"It's like Christmas all year round with these pieces." - Sir Simon Rattle
At the center of the Berlin Philharmonic's residency in New York this week are two concerts at Carnegie Hall in which they perform all four of Robert Schumann's symphonies under their chief conductor, Simon Rattle. In the below video, released by the Berlin Phil to promote their recording of Schumann's symphonies on their new in-house label, Rattle reveals that he came to these symphonies relatively late in life. Indeed, these remarkable symphonies - essentially the missing link between Beethoven and Brahms - have languished in relative obscurity for the better part of a century, mostly due to a bunch of romantic-era reorchestrations that Schumann never sanctioned.
At last night's concert, the mighty Berlin Phil was reduced to a classical-sized orchestra that took up barely half of Carnegie's stage: just strings, brass, winds, and timapni. The result was a transparent, articulate sound which still felt overpowering, even terrifying. This was especially of the 2nd symphony, with its almost unbearable tension giving way to some of the most triumphant music ever written: a close cousin to Beethoven's 5th symphony, with which it shares the key of C Major. Good things do indeed come in small packages.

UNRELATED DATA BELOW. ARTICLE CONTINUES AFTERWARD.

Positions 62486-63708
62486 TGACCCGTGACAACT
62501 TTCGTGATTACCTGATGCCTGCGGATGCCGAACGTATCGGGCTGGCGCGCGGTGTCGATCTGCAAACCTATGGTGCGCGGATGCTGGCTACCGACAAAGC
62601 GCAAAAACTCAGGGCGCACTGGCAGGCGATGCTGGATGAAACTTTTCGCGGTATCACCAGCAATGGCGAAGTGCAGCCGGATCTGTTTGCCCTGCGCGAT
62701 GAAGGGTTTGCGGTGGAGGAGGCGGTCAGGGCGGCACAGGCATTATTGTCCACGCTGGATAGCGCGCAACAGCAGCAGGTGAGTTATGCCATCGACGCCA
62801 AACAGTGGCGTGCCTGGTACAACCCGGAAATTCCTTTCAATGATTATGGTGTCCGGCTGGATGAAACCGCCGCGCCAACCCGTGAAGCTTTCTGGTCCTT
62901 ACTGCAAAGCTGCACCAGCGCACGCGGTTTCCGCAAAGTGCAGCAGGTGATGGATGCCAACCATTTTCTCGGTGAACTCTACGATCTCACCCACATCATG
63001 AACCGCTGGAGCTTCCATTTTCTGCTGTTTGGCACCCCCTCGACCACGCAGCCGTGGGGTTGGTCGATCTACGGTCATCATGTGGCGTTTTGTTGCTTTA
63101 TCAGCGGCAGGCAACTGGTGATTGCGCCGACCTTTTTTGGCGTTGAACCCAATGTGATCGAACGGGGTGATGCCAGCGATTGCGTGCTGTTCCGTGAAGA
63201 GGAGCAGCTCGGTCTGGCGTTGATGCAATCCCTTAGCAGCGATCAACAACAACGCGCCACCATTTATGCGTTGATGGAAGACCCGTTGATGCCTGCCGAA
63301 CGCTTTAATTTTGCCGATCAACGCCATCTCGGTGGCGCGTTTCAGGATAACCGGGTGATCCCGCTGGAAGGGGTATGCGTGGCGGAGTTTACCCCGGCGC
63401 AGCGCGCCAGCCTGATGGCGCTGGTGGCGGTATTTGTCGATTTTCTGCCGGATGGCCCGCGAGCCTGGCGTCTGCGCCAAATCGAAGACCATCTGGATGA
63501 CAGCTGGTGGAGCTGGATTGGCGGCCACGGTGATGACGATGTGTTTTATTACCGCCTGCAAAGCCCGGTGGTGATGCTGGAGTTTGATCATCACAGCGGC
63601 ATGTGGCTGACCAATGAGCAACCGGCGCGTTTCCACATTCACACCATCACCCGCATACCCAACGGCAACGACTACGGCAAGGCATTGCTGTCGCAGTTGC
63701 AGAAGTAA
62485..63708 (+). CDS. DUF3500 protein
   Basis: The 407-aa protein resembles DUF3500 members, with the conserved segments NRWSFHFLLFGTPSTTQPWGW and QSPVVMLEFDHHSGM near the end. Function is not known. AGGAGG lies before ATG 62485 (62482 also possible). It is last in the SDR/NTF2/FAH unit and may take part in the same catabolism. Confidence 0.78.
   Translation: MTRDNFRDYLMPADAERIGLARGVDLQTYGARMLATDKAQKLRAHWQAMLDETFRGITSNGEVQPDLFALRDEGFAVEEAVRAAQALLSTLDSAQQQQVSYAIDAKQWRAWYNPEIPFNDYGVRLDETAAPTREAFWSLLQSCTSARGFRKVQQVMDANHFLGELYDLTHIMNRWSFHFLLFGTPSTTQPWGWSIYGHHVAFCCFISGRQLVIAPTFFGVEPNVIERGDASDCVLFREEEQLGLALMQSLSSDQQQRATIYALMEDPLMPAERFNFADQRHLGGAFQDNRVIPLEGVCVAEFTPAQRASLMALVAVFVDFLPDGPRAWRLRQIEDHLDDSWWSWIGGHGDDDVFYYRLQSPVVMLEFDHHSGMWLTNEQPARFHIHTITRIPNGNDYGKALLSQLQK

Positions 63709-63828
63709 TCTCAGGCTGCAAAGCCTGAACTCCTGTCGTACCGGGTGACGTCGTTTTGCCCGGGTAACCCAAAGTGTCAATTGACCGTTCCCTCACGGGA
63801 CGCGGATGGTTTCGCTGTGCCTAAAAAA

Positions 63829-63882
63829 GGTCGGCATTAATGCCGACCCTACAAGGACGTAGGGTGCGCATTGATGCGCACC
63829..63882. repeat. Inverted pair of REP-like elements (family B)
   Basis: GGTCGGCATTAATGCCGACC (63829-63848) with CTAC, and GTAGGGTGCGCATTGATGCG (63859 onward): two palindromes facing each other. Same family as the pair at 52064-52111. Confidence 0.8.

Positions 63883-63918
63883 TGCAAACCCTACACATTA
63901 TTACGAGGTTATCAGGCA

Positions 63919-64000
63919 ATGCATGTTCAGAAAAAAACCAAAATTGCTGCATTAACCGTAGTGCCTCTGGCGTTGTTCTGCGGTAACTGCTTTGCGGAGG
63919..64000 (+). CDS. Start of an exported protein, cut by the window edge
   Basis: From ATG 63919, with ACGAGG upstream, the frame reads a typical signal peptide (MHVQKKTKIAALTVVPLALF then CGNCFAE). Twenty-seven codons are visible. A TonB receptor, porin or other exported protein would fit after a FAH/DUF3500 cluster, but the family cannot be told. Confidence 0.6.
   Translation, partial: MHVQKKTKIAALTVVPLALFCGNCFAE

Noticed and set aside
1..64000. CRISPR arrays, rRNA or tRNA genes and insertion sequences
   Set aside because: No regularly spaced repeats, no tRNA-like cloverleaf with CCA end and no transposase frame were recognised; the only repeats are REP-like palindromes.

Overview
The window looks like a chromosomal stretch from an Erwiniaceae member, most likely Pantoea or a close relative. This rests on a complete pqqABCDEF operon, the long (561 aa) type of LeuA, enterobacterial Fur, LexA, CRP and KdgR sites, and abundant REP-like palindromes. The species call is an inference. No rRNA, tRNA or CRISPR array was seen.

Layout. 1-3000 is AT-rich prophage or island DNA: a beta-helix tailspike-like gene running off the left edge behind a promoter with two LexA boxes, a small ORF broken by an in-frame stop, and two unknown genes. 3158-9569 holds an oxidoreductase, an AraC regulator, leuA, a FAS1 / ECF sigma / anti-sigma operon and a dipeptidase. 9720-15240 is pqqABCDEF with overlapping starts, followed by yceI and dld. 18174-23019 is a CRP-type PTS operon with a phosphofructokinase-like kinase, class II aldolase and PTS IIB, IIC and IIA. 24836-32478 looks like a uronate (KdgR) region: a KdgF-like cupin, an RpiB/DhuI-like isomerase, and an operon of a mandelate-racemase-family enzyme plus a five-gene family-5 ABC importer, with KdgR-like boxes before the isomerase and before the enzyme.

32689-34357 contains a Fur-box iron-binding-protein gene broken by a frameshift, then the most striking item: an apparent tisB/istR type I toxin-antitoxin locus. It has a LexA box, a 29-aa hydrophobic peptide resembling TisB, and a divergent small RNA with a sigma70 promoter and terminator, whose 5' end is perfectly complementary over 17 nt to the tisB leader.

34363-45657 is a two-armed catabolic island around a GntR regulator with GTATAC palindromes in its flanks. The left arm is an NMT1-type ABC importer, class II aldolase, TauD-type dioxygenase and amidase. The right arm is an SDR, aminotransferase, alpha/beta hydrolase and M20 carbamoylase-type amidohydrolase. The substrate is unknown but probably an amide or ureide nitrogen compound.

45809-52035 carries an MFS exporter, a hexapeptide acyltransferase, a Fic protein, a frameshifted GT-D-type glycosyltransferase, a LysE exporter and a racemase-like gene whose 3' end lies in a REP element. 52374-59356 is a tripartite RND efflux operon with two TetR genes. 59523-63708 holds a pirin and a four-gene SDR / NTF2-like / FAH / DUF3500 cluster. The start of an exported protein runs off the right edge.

Round two tonight with Schumann's 3rd and 4th symphonies, along with the U.S. Premiere of Georg Friedrich Haas' dark dreams. The concert is sold out, but check with the box office for returns. More pics from last night's concert here.